March 20, 2020 - by Parul Saini, Webmedy team
Telehealth technology is in the limelight for Coronavirus scare. Telemedicine can play a vital role in safe healthcare in the wake of this highly communicable virus spread. But what are its boundaries, and how are hospitals changing?
As the COVID-19 virus wreaks havoc globally, telemedicine is gaining traction with healthcare organizations and caregivers. Telemedicine is a viable and safe option for many patients who need to touch base with their providers on the situation of their health.
Telemedicine is getting very positive participation in healthcare during the pandemic and is being handled in a variety of ways. However, telehealth technologies do have certain boundaries when it comes to handling patients during a pandemic. Moreover, there is a chance telemedicine could add additional burden to hospitals, which are being overwhelmed, unless it's used well. But hospitals are learning to accommodate to telehealth during a pandemic.
Through this global pandemic, telehealth is developing as an efficient and sustainable answer for precaution, prevention, and medication to stem the spread of COVID-19 as well as to provide critical care to patients suffering from other critical diseases so that they do not have to visit the hospitals and risk getting infected with COVID-19.
Telehealth is connecting people, doctors, and health systems, letting everyone, notably symptomatic patients, to stay at home and talk with doctors over virtual channels, improving to decrease the spread of the virus to mass groups and the medical staff on the frontlines. Critically, hospitals are effectively using telehealth to provide care to quarantined patients affected with COVID-19.
Also, the Centers for Disease Control (CDC) is warning the public and therapeutic team to apply telehealth solutions for non-urgent ideas to overcome the pressures confronting crisis quarters and hospitals. By practicing telehealth solutions and plans, people who are experiencing other medical illnesses throughout this time can take care at home, without entering medical facilities, reducing their risk of catching the virus.
Telemedicine is being used widely in the "forward triage" of patients long before they appear in the primary care clinics, told Dr. Siaw Tung Yeng, founder, and CEO of MaNaDr, a telemedicine technology, and services organization.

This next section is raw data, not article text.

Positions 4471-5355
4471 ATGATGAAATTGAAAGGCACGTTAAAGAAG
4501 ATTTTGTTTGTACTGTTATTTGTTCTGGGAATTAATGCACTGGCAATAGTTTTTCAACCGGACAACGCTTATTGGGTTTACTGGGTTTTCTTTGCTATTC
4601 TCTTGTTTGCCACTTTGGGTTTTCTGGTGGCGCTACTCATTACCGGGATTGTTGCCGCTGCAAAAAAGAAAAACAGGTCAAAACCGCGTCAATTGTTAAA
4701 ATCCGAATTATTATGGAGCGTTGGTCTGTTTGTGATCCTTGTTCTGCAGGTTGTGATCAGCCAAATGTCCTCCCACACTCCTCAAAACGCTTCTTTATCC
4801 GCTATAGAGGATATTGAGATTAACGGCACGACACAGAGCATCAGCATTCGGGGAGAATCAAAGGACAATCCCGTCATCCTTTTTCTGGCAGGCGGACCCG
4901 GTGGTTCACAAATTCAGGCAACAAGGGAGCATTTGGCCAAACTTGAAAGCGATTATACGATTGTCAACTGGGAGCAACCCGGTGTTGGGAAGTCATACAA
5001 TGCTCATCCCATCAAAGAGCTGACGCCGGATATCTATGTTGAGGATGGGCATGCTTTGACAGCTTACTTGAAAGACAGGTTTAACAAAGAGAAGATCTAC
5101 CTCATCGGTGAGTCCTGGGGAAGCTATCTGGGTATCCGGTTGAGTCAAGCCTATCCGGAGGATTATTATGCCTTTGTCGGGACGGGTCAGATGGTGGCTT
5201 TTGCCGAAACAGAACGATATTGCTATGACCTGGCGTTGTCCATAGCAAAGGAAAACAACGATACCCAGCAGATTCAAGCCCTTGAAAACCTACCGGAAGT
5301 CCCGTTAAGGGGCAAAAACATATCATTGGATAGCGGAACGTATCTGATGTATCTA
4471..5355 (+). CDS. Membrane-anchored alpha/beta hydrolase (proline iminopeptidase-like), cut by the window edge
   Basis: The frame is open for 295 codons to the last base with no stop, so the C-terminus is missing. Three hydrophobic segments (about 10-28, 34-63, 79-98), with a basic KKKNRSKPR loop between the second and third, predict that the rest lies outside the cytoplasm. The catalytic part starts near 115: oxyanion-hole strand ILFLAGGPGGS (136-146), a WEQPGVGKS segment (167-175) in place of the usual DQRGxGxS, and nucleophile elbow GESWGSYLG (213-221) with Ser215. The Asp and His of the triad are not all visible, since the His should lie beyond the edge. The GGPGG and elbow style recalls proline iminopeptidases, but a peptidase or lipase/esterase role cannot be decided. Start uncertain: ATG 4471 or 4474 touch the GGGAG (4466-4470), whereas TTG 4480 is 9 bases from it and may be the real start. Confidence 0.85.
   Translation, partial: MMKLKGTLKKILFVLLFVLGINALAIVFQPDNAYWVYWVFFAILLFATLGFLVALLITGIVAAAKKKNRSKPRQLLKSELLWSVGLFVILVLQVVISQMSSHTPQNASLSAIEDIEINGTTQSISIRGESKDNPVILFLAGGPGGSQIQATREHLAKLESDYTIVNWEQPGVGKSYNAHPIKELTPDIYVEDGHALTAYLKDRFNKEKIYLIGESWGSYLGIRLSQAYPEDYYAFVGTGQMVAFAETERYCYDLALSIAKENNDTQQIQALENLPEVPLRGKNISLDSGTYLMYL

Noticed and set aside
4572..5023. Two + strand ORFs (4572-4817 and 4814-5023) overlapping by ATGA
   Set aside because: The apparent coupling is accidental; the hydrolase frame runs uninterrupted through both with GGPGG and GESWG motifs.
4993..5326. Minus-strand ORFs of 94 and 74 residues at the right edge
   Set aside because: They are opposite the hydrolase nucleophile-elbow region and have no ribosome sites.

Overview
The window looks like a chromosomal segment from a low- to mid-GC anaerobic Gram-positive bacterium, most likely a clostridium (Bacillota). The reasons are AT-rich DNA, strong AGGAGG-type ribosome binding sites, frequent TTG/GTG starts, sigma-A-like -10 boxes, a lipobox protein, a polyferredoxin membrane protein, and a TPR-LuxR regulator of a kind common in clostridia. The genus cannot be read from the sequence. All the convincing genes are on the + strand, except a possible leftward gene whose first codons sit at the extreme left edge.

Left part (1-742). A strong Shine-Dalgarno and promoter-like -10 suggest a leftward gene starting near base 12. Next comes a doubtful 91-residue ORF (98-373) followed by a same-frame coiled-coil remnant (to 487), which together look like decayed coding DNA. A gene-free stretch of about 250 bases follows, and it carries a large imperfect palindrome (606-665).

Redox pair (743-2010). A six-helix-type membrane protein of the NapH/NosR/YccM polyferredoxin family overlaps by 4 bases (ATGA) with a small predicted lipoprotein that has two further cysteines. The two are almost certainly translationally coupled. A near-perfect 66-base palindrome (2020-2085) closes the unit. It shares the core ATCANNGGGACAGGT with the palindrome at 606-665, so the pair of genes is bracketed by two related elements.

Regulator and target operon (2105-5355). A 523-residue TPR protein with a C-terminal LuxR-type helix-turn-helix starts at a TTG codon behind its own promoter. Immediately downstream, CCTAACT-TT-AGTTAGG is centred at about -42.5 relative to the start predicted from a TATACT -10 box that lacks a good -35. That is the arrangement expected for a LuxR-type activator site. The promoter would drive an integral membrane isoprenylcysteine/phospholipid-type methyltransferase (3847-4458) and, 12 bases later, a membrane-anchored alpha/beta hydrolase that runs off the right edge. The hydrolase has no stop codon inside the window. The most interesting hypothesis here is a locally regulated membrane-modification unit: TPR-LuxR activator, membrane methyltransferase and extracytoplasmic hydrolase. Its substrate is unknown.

Dedi Gilad, CEO of a telemedicine technology company told: "The primary care doctors are fighting tirelessly in the frontlines at ground zero. Proper steps can then be practiced to reduce the dangers to healthcare workers and patients. The appropriate actions can then be exercised for the patients who have been pre-screened, conserving precious time and reducing risks of passage to all".
Many confirmed patients can from home have registered teleconsultations to evade face-to-face clinic appointments and hence reduce their risks of exposure to COVID-19. Chronic medicine can be transported to their house. Moreover, many in-clinic appointments with moderate acute respiratory disease can be served up very nearly almost daily. Should there be any differences in their clinical environments, proper steps can be taken instantly. Telemedicine gives a 24/7 lifeline for sufferers to connect to their doctors. This allows great convenience and trust to the patients in these difficult times.
Telemedicine can be a means for handling COVID19. However, there is one obvious disconnect that must be fixed, told John Nosta, chairman of NostaLab, a digital wellness think tank. "The idea for out-of-hospital administration is questioning," he told. Perhaps a 'crisis-based' development of telemedicine can support finding local examination centers and also control the flow of patients attempting a test."